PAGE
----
A special committee at Hudson’s Bay rejected an offer by private-equity firm Catalyst Capital that values the Canadian retailer at more than CA$2 billion (US$1.5 billion), giving the upper hand to a lower bid by the company’s chairman.
The offer presented last week by Catalyst is “not reasonably capable of being consummated,” the committee said in a statement late Monday, December 2. Catalyst’s proposal of CA$11 a share represented a 6.8% premium to the CA$10.30 a share that Hudson’s Bay Chairman Richard Baker and his partners agreed to pay in October, and which the committee and the board backed.
Baker and his allies confirmed that they weren’t interested in any transaction that would result in the sale of their interest in Hudson’s Bay, the committee said in its statement. Since the group owns 57%, and the Catalyst offer requires at least three-quarters of votes, it means the transaction can’t be completed, the committee said.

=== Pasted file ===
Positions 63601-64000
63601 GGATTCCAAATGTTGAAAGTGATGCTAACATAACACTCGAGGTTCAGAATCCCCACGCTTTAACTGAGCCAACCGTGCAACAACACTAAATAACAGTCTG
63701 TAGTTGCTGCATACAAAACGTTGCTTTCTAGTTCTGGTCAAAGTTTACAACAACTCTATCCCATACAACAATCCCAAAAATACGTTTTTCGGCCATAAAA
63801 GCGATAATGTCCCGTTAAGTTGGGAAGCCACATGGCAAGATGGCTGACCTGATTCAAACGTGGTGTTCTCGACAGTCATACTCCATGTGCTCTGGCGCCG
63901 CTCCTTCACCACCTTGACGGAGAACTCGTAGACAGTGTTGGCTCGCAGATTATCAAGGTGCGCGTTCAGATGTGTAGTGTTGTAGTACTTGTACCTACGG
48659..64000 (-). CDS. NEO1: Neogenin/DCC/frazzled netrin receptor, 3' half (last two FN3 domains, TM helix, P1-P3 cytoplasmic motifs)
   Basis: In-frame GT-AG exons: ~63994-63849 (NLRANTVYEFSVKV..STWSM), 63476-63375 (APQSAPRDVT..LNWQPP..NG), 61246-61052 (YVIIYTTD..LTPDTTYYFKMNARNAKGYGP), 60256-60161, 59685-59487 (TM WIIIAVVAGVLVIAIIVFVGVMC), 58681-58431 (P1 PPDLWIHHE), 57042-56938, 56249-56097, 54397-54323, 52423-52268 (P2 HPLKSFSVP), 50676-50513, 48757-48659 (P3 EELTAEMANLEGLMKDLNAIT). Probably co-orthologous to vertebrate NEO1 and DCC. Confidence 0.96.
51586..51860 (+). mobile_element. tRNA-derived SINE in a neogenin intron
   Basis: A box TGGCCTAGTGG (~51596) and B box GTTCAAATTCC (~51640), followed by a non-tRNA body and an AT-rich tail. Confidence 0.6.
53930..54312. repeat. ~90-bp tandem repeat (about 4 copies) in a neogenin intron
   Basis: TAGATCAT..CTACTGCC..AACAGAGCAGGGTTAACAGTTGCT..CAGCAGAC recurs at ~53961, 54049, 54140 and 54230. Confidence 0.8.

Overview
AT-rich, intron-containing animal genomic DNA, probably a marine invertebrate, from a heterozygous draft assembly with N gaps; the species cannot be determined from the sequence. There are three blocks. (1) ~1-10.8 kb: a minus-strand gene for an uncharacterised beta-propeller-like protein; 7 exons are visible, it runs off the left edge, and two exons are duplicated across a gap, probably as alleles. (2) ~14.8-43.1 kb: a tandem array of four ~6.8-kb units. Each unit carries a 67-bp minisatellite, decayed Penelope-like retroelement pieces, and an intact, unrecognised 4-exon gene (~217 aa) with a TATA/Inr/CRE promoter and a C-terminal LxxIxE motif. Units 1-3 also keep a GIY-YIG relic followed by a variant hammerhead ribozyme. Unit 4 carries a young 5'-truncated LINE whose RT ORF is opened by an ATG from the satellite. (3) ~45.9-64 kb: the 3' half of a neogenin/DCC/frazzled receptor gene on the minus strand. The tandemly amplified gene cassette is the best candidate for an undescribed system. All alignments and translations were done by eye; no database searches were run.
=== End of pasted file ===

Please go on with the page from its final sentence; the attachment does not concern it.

According to Bloomberg, the response is the latest twist in the battle for the struggling retailer, which Baker said he wants to turn around outside the glare of public markets. The rivalry next moves to December 17, when shareholders are set to vote on Baker’s offer.
Full Content: Bloomberg
Want more news? Subscribe to CPI’s free daily newsletter for more headlines and updates on antitrust developments around the world.